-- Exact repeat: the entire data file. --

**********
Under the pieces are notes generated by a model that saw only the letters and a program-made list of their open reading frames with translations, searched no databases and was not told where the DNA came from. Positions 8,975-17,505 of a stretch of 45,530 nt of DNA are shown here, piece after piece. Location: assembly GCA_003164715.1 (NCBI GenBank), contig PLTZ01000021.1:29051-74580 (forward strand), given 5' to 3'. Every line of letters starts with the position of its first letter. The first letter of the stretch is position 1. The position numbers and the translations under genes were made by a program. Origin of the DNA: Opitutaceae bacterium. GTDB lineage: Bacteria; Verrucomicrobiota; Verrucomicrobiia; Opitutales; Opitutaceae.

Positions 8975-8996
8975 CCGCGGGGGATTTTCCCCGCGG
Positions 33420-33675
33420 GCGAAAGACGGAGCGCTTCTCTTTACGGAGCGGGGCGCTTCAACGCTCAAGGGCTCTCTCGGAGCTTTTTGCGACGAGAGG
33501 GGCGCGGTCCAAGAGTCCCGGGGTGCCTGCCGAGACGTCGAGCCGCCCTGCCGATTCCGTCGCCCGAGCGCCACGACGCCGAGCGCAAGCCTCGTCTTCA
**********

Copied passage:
Under the pieces are notes generated by a model that saw only the letters and a program-made list of their open reading frames with translations, searched no databases and was not told where the DNA came from. Positions 8,975-17,505 of a stretch of 45,530 nt of DNA are shown here, piece after piece. Location: assembly GCA_003164715.1 (NCBI GenBank), contig PLTZ01000021.1:29051-74580 (forward strand), given 5' to 3'. Every line of letters starts with the position of its first letter. The first letter of the stretch is position 1. The position numbers and the translations under genes were made by a program. Origin of the DNA: Opitutaceae bacterium. GTDB lineage: Bacteria; Verrucomicrobiota; Verrucomicrobiia; Opitutales; Opitutaceae.

Positions 8975-8996
8975 CCGCGGGGGATTTTCCCCGCGG
Positions 33420-33675
33420 GCGAAAGACGGAGCGCTTCTCTTTACGGAGCGGGGCGCTTCAACGCTCAAGGGCTCTCTCGGAGCTTTTTGCGACGAGAGG
33501 GGCGCGGTCCAAGAGTCCCGGGGTGCCTGCCGAGACGTCGAGCCGCCCTGCCGATTCCGTCGCCCGAGCGCCACGACGCCGAGCGCAAGCCTCGTCTTCA